So I press on. “Do you know the source of your name?” But they are stumped by their grandparents’ first meeting. My in-laws, I say, met at a dance in Bolton, though my mother-in-law says she wishes she had gone for “the man with the car” instead. Meanwhile, my parents met on a CND rally. My mum was asking her friend what she had for breakfast and my dad interrupted: “Don’t talk to me about breakfast!” and my mum thought: “No. Nobody was.”
Then comes: “Do you know what went on when you (and your siblings) were born?” The twins quibble about who came first and then my eldest, who was a toddler at the time, chips in: “I wanted to name the twins Koko and Brewster after the trains in Chuggington, but I called them ‘the pink baby’ and ‘the blue baby’ instead.”
I am just beginning to congratulate myself on a job well done (those long hours boring them must have finally paid off), when things turn embarrassing. “Do you know some of the jobs your parents had when they were young?” My son quickly recalls Daddy’s newspaper round on his bike, which I think he imagines like the last scene in ET, but my eldest pipes up: “You were a waitress and not very good at it. You kept spilling the tea.” (True.) “You served garlic butter instead of mayonnaise.” (True.) “And you sneakily ate the cream teas in the kitchen.” (No comment.) “And when you worked in a pub, you had a blazing row with the sous chef because they had none of the dishes on the menu, which everyone in the bar could overhear.”
I’m reeling from the fact that I have told her this (seriously? I told her the teen stuff? Hadn’t I resolved never to do this?) but then I think, do they really need to know this kind of thing?
According to Duke, they do. Even though my teen stories are ridiculous, they feed into the idea that it’s important to let children hear about relatives overcoming difficulty.
“Families often shield children from the truth but negative stories can be even more important than positive ones for fostering emotional resilience,” he says.
He is right. Apparently, there are three types of family stories: the ascending one (“We built ourselves up out of nothing”); the descending one (“We lost it all”), or – the most successful – the oscillatory one (“We have had our share of ups and downs”). I grew up hearing stories like the latter: how my grandparents’ house was bombed in the war; how my grandma saw her husband die of a heart attack in the pulpit, while she sat in the congregation with her 15-year-old son; how my great-grandfather-in-law was killed in the first world war, leaving his wife and two young children behind.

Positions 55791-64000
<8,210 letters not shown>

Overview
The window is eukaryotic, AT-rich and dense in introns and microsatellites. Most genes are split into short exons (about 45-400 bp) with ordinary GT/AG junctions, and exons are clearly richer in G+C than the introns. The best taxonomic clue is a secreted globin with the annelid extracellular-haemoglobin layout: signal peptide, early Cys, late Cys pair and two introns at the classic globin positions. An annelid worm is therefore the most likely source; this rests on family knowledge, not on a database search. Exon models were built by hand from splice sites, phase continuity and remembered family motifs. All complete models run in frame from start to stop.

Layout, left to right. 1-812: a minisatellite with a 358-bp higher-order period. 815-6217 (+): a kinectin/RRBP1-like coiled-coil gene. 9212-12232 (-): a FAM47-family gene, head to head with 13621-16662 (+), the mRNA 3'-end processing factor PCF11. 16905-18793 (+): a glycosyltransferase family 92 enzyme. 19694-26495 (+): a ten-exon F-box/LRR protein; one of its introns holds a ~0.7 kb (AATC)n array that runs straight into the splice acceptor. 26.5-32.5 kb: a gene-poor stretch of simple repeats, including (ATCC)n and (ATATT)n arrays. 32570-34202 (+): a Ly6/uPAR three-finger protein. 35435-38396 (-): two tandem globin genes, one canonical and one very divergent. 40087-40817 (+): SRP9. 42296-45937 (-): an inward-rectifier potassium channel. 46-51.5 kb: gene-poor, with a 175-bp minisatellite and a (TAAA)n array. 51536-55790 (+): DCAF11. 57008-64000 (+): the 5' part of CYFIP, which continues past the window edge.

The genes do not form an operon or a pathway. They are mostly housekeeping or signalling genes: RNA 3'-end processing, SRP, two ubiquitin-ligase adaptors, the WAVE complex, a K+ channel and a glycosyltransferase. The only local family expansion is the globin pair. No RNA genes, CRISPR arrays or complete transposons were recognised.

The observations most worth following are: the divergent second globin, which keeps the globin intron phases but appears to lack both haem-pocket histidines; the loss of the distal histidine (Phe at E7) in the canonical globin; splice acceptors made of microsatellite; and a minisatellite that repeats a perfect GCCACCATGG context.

I am pleased to learn that the children remember these stories; that my son knows his great-grandad was a coal miner and sent down the pit at 14, that my daughters know their great-great-auntie went into service when she was a teen; and I realise we’re in a whole new unlikely scenario where Downton Abbey is suddenly social realism.
“We all feel stronger if we are part of a tapestry,” says Stefan Walters, a family therapist. “One thread alone is weak, but, woven into something larger, surrounded by other threads, it is more difficult to unravel.”
Duke makes the point that discussing family dramas can fuel parent and adolescent interaction when the age of the bedtime story has passed. “And these stories do good even when the person is dead, we continue to learn from them.” That’s a sobering thought; that the stories stay with our kids, long after we are gone. Even if they do grow up to be Chelsea fans.
After months of organising, story sharing and mounting of material and images, two beautiful books have been created with the combined efforts of the grandparents, children, parents, teachers of Years 3 and 4 and myself. We all deserved a holiday after that. Thank you, everyone and well done!
The Year 3 books will be available at the beginning of term. (Apologies they were not printed sooner, but there were some technical issues). If anyone is interested in additional copies, please get in touch.